Who: Christopher Paul Dwyer
DOB:4/10/1988, Swampscott, Massachusetts
Weight: 210 lb
Acquired: 2009 Draft – 4th Round
~ Baseball America: #8
~ Royals Review #6
~ Kevin Goldstein: #6
~ John Sickels: #9 B
~ Royals Prospects: #6
~ 2010 Kings of Kauffman Rankings: #11
For being just two letters long, the word “if” can be pretty big.
Just yesterday, I posted our #7 prospect ranking on this countdown, profiling left-handed pitcher Danny Duffy. Now, to me, this was among the harder spots to rank players because I can definitely see how someone would put Duffy ahead of Chris Dwyer – he’s got years of minor league success to back up his solid fastball and developing (and still good) secondary pitches.
But if – IF – Chris Dwyer can harness his stuff and add some refinement to his arsenal, he could turn out to be a better asset to the Royals than Duffy.
Dwyer doesn’t light up the radar guns quite like Danny Duffy or even like lefty relievers Tim Collins or Kevin Chapman. He still gets a good 91-92 mph on the heater and can touch 94 in instances. It’s not a weak pitch by any means, but if he leaves it up, it’s a little flat, according to Corey Ettinger’s scouting report. It’s a pitch that he doesn’t command consistently, but he’s improving and isn’t afraid to fire inside on batters.
What really works for Dwyer is his curveball. In each of the last two Baseball America Prospect Handbooks, he’s been credited with the best curve in the system, a fine-tuned 12-to-6 hammer that he throws with confidence and consistency. Adding a workable changeup and it’s clear why the Royals gave him a record signing bonus for a fourth round pick.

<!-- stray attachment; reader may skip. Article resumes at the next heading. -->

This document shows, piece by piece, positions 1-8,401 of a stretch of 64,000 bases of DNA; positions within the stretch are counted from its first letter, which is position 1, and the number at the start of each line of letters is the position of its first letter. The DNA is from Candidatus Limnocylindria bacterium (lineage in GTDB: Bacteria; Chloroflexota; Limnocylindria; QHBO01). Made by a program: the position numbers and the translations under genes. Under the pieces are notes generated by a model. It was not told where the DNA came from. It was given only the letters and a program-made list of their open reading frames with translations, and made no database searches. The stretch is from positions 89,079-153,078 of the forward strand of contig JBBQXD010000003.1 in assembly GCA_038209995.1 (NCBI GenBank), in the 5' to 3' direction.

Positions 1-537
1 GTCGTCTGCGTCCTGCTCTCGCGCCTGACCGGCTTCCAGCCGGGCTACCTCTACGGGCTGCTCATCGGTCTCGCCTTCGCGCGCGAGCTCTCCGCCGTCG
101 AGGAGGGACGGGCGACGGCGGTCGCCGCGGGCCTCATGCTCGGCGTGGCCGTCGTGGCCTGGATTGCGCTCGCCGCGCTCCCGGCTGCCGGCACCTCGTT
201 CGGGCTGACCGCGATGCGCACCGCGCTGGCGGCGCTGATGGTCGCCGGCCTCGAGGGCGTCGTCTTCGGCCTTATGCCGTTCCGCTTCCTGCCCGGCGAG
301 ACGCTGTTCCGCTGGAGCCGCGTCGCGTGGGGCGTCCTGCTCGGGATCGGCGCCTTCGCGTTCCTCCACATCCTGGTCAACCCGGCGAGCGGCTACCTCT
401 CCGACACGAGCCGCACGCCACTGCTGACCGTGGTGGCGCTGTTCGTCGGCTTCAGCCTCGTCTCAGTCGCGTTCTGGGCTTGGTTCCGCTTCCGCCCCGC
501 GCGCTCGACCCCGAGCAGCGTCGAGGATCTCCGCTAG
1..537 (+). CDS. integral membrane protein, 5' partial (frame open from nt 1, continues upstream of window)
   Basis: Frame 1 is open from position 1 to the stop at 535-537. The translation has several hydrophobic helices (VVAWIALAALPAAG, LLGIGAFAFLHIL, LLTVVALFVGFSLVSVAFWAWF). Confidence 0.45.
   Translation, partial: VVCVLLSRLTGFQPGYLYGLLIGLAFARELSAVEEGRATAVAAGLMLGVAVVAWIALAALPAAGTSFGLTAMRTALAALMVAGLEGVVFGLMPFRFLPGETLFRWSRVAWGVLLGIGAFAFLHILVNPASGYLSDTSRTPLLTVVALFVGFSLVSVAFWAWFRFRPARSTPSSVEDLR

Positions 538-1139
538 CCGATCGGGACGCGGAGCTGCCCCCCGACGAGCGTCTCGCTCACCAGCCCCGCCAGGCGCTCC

Looking at his numbers, it’s clear he has some control issues that are somewhat alleviated by a high strikeout rate so while he put batters on, he was at least missing bats.
To me, Dwyer’s been an enigma. He’s kind of overlooked because of the hype behind Duffy, Mike Montgomery and John Lamb – all left-handed like Dwyer. There’s only so much ink to spread around and he seems to get the short end of it. Also, Dwyer’s age doesn’t seem to fit his professional path so far. After being held back a year as a child, he became draft eligible after his freshman year at Clemson, he has less innings than his other left-handed cohorts and players younger than him, so there’s still work to do. That could be a warning sign that Dwyer won’t get his control refined and won’t develop into much more than a #4 starter. However, he’s also had less time to work with the Royals player development team, so he could still catch up to Montgomery and Lamb (and fend off Duffy).
I like the way Rany Jazayerli compared the Royals top lefties last spring. He ranked Dwyer, Montgomery, Duffy, Lamb and then-newly-signed Noel Arguelles according to upside and then by their potential to be at least a #3/#4 starter in the big leagues. He ranked Dwyer ahead of both Duffy and Lamb on the upside scale and had him at the bottom of the back-end starter scale. In other words, Dwyer’s got the most bust potential of the big four (I’m considering Arguelles a bust until he throws a pitch in a professional game, then we can re-evaluate), but he could also have a great amount of upside.
If. If he’s already missing bats with iffy control and command, what happens if he does get his issues worked out? He could be a force. If he can add a plus changeup to keep in the back of a hitter’s mind, it makes his fastball and curve all the better.
If he keeps walking 4 batters per nine innings, he could be a Jonathan Sanchez-type of pitcher – flashes of greatness but plenty of stinkers.
That makes 2011 a big season for Dwyer, where he’s likely to start in Double A and could make a move up to Omaha by mid-season. From there, it’s all about how he can improve his command.
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